Building either implicitly or explicitly on such standards, a wide array of actors both at the governmental and non-governmental level have been challenging the policies and practices of international financial institutions, including through litigation seeking more transparency on the IMF loans in Argentina. Further afield, the US Supreme Court in February 2019, gave a favorable judgment in the case brought by the fishing and agricultural community of Mundra, a town in India against the International Finance Corporation (IFC) for financing the Tata Mundra Coal Power Project that caused environmental damage and a loss of livelihood. The judgment stated that IFC, as an arm of the World Bank group that finances private sector projects, was open to being held accountable by affected communities.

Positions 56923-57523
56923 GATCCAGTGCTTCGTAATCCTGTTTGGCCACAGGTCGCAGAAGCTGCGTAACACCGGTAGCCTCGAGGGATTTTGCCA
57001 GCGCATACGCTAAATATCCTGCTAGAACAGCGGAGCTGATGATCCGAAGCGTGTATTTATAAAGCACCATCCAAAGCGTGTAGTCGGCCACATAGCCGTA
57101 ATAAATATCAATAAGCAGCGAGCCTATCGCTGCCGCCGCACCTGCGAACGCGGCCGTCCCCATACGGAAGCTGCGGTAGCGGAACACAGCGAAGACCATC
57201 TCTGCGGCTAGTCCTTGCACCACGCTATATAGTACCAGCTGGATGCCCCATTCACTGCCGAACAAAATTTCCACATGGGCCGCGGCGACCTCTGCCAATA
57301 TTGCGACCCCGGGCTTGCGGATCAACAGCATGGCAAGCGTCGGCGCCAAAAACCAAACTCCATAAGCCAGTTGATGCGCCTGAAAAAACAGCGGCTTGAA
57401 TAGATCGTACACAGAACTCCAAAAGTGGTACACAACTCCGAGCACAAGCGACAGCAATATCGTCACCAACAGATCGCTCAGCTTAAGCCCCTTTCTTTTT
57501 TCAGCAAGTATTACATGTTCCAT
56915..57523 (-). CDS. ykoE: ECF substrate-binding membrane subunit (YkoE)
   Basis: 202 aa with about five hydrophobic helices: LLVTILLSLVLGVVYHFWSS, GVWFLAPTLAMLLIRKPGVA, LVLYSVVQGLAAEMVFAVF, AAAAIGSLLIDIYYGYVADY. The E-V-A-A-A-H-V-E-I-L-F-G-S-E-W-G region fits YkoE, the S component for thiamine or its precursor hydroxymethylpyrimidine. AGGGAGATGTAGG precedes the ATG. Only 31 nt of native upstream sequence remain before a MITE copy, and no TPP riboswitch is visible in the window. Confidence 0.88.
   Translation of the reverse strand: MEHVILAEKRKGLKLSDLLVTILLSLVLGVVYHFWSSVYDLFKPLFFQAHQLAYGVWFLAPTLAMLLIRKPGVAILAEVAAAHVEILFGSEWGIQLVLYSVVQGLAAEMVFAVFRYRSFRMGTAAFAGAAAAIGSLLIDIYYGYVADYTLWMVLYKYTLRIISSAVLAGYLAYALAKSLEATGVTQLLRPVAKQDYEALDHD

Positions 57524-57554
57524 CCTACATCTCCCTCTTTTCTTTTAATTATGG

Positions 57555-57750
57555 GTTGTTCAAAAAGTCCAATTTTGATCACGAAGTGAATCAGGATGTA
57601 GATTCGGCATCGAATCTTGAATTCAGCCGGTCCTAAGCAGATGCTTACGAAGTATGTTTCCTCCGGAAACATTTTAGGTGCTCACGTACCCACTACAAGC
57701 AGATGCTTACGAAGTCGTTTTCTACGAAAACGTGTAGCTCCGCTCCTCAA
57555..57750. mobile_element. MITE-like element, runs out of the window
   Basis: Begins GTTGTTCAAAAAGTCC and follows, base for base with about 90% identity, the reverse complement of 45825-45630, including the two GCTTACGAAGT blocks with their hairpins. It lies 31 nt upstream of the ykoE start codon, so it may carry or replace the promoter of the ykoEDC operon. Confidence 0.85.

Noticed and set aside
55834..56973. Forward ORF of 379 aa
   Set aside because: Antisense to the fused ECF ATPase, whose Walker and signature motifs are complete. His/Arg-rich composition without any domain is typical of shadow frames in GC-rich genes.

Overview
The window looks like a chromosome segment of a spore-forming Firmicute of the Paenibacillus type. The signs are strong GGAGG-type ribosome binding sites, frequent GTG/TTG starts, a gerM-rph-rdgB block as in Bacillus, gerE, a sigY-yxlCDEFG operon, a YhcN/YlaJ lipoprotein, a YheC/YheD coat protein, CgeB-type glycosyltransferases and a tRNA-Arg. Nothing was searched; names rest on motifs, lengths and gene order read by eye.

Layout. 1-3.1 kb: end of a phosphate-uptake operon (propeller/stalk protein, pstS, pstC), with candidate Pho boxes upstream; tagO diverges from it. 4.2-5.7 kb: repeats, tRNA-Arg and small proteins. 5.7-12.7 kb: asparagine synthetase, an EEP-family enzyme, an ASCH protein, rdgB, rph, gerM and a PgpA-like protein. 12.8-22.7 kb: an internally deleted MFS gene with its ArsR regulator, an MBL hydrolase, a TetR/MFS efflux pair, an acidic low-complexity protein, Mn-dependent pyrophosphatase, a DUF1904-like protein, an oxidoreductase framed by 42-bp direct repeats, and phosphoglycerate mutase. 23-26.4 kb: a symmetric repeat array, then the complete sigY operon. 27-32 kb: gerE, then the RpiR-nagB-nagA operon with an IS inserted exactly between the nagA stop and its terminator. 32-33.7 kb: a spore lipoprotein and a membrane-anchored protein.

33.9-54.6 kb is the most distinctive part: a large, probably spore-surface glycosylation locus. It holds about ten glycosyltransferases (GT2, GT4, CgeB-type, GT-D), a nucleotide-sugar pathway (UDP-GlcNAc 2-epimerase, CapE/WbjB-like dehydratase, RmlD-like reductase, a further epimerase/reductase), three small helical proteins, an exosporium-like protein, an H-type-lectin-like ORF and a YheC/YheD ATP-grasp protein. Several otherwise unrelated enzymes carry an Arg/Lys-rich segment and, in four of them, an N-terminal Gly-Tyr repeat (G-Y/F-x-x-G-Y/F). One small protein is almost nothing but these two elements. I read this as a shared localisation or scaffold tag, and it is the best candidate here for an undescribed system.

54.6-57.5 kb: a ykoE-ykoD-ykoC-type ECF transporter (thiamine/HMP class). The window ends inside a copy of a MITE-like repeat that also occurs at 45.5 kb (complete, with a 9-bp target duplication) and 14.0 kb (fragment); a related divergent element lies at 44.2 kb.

These examples show how it is crucial to explore synergies and gather efforts between human rights and other national and international frameworks to challenge long-standing policies, norms and practices that have led to significant marginalization of communities whose voices have historically remained ignored.
The coming months are surely crucial for Argentina and its public. One thing that can be said with certainty, is that how Argentina chooses to respond or challenge the 2018 loan will impact how other Global South countries seek to redefine their relationships with -or seek accountability from - international financial institutions. Human rights can help foster and guide those collective calls.